H.R. McMaster, President Donald Trump’s national security adviser, said during a television talk show interview the violence in Charlottesville over the fate of a Robert E. Lee statue and the fatality that resulted “meets the definition of terrorism.”
That’s a pretty broad definition he’s using. And wrongly so.
“Anytime that you commit an attack against people to incite fear, it is terrorism,” McMaster said, on “This Week” on ABC.
By that standard, Black Lives Matter is a terror organization. Berkeley college kids — at least, the ones who protested the planned Milo Yiannopoulos speech to the point of burning properties and inciting fear — could be charged with acts of terror.
The many, many leftists and anarchists who punched or hit or otherwise attacked President Donald Trump supporters for the mere fact they wore a “Make America Great Again” cap are obviously tied to terror.
And way, way back, in 2008, when a couple of New Black Panther Party members, dressed in full battle black, stood outside a polling place in Philadelphia on Election Day, serving as tools of intimidation to white voters — that was definitely a case of terrorism, right?
The thing about labeling acts of violence as terrorism is the definition can stretch to incredible bounds.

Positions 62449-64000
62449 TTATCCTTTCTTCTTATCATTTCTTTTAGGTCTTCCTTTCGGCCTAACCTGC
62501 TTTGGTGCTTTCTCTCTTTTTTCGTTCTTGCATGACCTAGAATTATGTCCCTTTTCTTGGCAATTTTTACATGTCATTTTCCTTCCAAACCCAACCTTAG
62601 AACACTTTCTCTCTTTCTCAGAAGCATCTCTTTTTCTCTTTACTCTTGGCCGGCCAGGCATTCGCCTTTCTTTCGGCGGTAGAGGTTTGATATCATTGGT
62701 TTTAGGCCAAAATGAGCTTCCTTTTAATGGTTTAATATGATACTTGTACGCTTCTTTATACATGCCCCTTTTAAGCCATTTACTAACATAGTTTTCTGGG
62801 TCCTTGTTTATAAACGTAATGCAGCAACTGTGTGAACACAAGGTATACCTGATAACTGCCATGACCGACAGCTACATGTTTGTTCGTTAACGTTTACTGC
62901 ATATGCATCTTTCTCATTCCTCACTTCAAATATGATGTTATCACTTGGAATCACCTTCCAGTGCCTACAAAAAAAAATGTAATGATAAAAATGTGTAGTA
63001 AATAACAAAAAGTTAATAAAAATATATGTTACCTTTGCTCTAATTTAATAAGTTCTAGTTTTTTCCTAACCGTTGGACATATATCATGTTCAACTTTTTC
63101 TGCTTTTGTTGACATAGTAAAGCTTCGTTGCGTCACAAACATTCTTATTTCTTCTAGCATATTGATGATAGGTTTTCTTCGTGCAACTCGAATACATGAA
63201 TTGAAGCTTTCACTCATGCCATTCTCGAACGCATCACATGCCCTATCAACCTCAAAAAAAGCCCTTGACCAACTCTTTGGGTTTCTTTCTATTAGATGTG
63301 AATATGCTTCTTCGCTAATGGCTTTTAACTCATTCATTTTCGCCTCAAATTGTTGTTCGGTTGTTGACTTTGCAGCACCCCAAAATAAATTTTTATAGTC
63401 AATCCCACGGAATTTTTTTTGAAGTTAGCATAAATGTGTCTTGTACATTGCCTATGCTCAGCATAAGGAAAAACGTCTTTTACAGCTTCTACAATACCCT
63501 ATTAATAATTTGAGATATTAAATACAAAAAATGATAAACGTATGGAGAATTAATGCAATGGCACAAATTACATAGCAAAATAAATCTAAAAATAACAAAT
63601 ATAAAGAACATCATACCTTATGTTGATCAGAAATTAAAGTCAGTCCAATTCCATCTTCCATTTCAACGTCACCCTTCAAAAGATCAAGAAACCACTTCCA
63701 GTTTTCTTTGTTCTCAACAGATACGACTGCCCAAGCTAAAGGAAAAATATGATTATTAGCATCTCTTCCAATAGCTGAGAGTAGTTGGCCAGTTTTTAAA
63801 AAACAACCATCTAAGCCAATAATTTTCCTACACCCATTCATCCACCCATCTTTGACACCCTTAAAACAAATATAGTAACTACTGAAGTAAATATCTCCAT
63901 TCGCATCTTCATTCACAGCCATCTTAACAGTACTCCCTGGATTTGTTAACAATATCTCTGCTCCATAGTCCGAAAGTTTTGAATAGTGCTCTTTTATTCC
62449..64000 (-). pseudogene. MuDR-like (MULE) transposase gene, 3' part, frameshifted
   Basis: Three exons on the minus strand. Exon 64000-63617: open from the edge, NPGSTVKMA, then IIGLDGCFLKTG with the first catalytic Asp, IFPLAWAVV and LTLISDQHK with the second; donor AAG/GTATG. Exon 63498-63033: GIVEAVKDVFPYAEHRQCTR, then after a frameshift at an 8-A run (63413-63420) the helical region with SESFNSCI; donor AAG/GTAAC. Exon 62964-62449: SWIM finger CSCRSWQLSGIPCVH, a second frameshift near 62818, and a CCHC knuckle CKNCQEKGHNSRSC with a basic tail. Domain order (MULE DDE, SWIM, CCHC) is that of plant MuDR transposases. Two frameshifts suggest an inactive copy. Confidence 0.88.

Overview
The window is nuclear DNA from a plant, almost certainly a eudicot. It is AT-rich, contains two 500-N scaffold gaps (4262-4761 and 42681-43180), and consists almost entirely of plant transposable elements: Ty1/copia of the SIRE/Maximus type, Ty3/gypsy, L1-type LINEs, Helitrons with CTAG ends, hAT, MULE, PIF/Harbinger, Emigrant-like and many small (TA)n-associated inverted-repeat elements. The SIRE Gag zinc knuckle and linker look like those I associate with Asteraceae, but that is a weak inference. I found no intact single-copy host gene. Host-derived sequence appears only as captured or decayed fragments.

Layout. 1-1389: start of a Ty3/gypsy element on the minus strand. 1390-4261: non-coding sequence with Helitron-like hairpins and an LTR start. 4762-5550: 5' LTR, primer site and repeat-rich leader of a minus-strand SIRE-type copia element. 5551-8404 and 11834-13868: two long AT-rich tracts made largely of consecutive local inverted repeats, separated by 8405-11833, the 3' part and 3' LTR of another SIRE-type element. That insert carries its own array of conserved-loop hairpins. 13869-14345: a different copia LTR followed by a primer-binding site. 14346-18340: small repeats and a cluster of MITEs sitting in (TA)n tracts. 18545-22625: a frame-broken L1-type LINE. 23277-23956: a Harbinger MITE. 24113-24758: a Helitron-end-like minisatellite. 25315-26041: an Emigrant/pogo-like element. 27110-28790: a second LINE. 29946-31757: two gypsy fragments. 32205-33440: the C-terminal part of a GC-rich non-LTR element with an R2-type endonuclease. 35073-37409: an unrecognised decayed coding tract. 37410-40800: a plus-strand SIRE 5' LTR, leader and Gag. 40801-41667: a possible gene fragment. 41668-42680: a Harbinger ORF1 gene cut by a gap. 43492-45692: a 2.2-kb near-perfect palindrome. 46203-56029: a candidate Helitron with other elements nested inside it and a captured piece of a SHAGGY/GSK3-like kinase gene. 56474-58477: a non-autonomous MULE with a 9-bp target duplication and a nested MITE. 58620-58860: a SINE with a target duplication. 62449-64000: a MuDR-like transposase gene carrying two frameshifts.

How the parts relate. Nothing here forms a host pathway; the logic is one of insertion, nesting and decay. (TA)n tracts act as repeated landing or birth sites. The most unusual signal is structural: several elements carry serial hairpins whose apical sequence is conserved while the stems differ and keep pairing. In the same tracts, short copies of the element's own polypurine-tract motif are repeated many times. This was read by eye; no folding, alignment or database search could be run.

Is a school yard bully a terrorist?
A parent who beats his child?
How about a rapist, murderer, molester or street attacker?
Are they all terrorists, committing acts of terror, too?
Terrorism generally has a political or, in the case of Islam, religious bent. It’s not, as McMaster said, simply violence committed against another with the goal of instilling fear. That could be said of any crime — and in the hands of the right attorney, no doubt would. Truly, a case could be made that the white supremacist uprisings that marked Charlottesville’s week of violence were politically motivated, and therefore, terrorist-tied. But calling any and all acts of violence that are fear-based as terrorism is irresponsible.
The danger of slinging about terrorism in such manner is that it degrades the words “terror” and “terrorist.” Soon enough, all acts of violence are acts of terror — and that means acts of terror, like horrific Islamic terrorist bombings and killings, are simply more acts of violence.
Once the words are conflated and the definitions cloudy, then terrorism is not really terrorism.
Why that matters? Remember, we’re in a war against terror — against the type of terrorists who struck at America’s soil on Sept. 11, 2001, against the Islamic terrorists who’ve pledged to take out the West, crumble Europe, kill the pope and hang an ISIS flag from the White House.
And one cannot win against an enemy if one cannot first name the enemy.